9.2 Net Undercount Rate, State/territory of usual residence - 1991 to 2006

1991 Census
1996 Census
2001 Census
2006 Census
%
SE
%
SE
%
SE
%
SE

New South Wales
1.9
0.1
1.5
0.2
2.0
0.2
2.4
0.4
Victoria
1.8
0.1
1.6
0.3
1.4
0.2
2.3
0.4
Queensland
1.8
0.1
1.7
0.3
1.9
0.2
3.7
0.4
South Australia
1.6
0.1
1.3
0.3
1.6
0.2
2.3
0.4
Western Australia
2.1
0.2
1.6
0.3
2.0
0.3
3.2
0.6
Tasmania
1.7
0.2
1.4
0.4
1.6
0.3
2.0
0.6
Northern Territory
2.9
0.7
3.1
1.6
4.0
0.6
7.6
1.5
Australian Capital Territory
1.4
0.2
1.1
0.3
1.0
0.4
1.2
1.0
Australia
1.8
0.1
1.6
0.1
1.8
0.1
2.7
0.2




Census undercount by age and sex

9.22 As has been observed in previous censuses in Australia, as well as censuses overseas, undercount is greatest in the young adult range, from approximately 15 to 35 years. Older adults are much more likely to be enumerated than younger adults.

9.23 At all ages undercounting is greater for males than females, averaging 3.3% and 2.1% respectively in 2006. The highest rate observed in 2006 was 8.1% for males aged 25-29. The highest rate for females was 6.0% for the 20-24 year age group.

9.3 Net undercount rate, Sex by age group - 2006

Males
Females
Persons
Age group (years)
%
SE
%
SE
%
SE

0-4
2.9
0.8
3.9
0.9
3.4
0.6
5-9
1.8
0.9
3.0
0.8
2.4
0.6
10-14
2.3
0.8
1.9
0.9
2.1
0.6
15-19
3.7
0.9
3.3
0.8
3.5
0.6
20-24
7.5
1.2
6.0
1.1
6.8
0.8
25-29
8.1
1.1
5.7
0.9
6.9
0.8
30-34
5.4
1.0
2.5
0.9
3.9
0.7
35-39
4.2
0.9
1.0
0.8
2.6
0.6
40-44
3.4
0.9
1.5
0.8
2.5
0.6
45-49
2.3
0.8
1.2
0.7
1.7
0.6
50-54
2.5
0.8
0.7
0.8
1.6
0.6
55+
0.6
0.3
0.3
0.3
0.5
0.2
Total all ages
3.3
0.2
2.1
0.2
2.7
0.2




Census undercount by marital status and country of birth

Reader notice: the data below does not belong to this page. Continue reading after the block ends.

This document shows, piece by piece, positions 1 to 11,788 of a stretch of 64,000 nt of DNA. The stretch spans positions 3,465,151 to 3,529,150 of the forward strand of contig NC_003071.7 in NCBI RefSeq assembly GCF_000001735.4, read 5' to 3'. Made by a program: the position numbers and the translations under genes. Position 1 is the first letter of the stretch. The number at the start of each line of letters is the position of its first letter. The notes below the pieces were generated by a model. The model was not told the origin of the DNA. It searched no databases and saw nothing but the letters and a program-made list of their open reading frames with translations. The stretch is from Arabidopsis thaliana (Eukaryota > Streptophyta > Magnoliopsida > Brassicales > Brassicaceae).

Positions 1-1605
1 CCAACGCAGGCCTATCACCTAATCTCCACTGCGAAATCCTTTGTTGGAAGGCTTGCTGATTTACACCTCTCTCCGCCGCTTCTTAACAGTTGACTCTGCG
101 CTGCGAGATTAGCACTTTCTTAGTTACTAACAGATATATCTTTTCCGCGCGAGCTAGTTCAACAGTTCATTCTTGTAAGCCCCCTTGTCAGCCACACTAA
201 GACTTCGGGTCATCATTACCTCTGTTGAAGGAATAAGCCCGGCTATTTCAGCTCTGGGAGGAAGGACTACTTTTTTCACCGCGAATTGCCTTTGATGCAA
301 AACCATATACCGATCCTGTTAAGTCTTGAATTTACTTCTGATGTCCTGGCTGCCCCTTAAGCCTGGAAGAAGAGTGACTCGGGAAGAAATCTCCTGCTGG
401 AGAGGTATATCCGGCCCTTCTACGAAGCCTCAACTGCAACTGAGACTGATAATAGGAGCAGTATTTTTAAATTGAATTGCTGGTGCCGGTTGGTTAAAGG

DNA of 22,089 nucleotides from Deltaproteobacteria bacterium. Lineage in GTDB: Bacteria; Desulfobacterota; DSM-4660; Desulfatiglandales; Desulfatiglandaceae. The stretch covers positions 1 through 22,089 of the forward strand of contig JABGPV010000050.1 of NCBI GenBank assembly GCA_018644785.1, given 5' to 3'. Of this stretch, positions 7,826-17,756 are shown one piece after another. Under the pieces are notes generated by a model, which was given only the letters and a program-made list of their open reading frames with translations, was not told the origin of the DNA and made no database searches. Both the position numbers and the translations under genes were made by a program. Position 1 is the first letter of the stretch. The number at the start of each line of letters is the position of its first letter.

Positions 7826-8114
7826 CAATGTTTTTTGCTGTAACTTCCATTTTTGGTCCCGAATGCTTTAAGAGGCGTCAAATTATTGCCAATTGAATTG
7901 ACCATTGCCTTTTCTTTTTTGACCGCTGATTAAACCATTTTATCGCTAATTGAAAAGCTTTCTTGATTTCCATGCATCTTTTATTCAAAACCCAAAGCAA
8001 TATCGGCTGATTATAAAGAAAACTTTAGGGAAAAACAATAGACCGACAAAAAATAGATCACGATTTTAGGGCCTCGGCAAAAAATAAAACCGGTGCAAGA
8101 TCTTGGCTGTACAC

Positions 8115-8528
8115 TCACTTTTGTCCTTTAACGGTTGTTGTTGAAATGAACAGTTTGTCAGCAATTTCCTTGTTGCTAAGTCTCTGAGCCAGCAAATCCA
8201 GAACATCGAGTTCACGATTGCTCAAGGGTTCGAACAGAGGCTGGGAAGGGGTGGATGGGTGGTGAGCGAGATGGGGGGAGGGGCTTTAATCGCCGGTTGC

9.24 The 2006 undercount rates and their standard errors for the marital status categories and for selected countries of birth are shown in Table 9.4. To a certain extent the rates reflect the age structures of the various categories. For example, the never married category, which has the highest undercount rate in the marital status classification, includes a higher proportion of people in the 15-19, 20-24 and 25-29 year age groups, for whom the rate of undercounting is higher.

9.25 Similarly, in the country of birth classification, the population of the older source (of immigrants) countries, such as England and Scotland, have older age profiles and lower undercount rates. On the other hand, immigrants born in China and India include a higher concentration in the young adult age groups.

9.4 Net undercount rate, Marital status and country of birth - 2006

%
SE

Registered marital status
Never married(a)
4.6
0.3
Widowed, divorced or separated
1.2
0.5
Married
1.0
0.2
Country of birth
Australia
2.5
0.2
New Zealand
3.3
1.5
England
-1.7
0.8
Scotland
-0.3
2.2
Italy
1.7
1.5
Greece
3.0
2.7
Vietnam
4.4
2.8
Phillipines
5.5
2.9
China
11.5
2.7
India
11.7
3.5
Other overseas
3.6
0.6

(a) Includes those who are living with a de facto partner and have never been in a registered marriage.



Census undercount by Indigenous status

9.26 In 2006, the Indigenous undercount rate was significantly higher than the non-Indigenous undercount rate. For more information on Indigenous undercount see the Technical Note in Experimental Estimates of Aboriginal and Torres Strait Islander Australians, Jun 2006 (cat. no. 3238.0.55.001).

9.5 Net undercount rate, Indigenous origin - 2006

Rate %
Standard Error

Indigenous
6.5
2.4
Non-Indigenous
2.6
0.2